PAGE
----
General Motors Corp. hopes to regain a 35 percent share of the U.S. car and truck market, reversing a longtime slide, a top executive said this week.
GM, which now has a 32.2 percent share of the domestic market, boasted a 46 percent share in 1980.G. Richard Wagoner, executive vice president and president of North American operations for GM, said the growth is expected to result from a reorganization to boost efficiency.
Wagoner refused to specify a date for reaching the 35 percent goal but said, "It's a very reasonable target that I think we can achieve."
He told reporters during the University of Michigan's annual automotive management briefing that he expects GM to begin its upward swing in the second half of this year.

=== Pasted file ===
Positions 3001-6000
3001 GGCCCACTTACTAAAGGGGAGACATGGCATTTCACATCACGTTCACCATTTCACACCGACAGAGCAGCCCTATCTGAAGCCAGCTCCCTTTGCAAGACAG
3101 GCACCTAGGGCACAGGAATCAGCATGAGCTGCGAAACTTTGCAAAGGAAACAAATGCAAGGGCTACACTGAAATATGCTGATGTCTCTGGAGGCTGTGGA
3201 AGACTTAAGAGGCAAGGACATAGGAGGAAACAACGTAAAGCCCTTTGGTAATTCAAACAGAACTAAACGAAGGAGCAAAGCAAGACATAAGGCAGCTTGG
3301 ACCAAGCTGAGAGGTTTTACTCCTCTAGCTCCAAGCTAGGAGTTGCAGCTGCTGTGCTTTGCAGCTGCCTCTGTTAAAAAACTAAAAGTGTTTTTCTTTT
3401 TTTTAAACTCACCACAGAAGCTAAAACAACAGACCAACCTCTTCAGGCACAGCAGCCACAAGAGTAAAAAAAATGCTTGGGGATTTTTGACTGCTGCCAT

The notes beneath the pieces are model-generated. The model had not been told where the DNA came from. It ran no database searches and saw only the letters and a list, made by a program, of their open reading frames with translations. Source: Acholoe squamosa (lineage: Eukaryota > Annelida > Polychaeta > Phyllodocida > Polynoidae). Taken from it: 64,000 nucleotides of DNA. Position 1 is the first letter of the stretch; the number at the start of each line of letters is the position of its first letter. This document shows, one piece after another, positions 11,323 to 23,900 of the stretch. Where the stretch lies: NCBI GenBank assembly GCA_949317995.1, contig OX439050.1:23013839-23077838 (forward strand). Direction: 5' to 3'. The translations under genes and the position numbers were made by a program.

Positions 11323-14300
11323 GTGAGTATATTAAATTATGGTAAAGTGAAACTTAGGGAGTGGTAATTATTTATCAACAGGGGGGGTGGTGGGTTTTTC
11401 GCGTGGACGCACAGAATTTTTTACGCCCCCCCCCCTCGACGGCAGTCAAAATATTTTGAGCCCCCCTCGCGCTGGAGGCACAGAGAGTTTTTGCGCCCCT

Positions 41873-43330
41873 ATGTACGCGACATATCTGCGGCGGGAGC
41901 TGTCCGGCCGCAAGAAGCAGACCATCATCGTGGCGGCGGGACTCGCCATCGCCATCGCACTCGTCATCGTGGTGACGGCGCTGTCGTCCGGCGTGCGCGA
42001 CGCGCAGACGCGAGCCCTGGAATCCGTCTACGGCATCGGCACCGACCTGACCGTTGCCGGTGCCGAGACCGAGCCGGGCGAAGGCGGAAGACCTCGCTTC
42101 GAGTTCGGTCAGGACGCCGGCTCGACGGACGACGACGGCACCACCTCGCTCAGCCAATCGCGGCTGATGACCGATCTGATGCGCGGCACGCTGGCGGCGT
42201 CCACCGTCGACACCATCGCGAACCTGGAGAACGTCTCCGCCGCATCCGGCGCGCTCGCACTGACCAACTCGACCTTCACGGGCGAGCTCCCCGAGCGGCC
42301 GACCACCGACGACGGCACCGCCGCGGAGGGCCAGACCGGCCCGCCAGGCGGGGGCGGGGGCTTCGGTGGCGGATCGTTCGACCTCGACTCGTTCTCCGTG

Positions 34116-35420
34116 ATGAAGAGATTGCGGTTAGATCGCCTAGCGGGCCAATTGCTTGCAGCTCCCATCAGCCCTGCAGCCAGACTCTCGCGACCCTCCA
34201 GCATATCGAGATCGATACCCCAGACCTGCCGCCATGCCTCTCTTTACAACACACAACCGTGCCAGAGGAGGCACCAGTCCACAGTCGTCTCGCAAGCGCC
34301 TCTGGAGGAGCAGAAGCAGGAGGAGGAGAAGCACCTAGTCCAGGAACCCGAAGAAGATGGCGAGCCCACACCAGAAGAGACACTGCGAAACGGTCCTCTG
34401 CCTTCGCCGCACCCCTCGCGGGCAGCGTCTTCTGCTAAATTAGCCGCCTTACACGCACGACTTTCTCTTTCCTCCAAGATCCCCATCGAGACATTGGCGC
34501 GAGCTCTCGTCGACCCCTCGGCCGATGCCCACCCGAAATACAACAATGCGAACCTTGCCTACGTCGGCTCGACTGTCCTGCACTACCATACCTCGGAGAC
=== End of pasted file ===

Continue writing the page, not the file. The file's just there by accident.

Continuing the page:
Wagoner acknowledged that company officials over the past decade repeatedly have promised market share gains that never came.
He said GM would not repeat mistakes such as pumping up sales to rental agencies and commercial fleets in a bid for short-term market increases. Such "crazy stuff . . . can be very expensive and detrimental to your long-term business," he said.
Instead, he said the company is reducing its fleet sales, which probably will account for about 23 percent of total sales this year - down from 28 percent in 1992.
"We have conceded some ground in total sales to competitors who are growing in this business, while we've focused on strengthening our position in the retail markets," Wagoner said.
The company will focus on the fundamentals - building top-quality products, holding down production costs, understanding customers' needs, he said.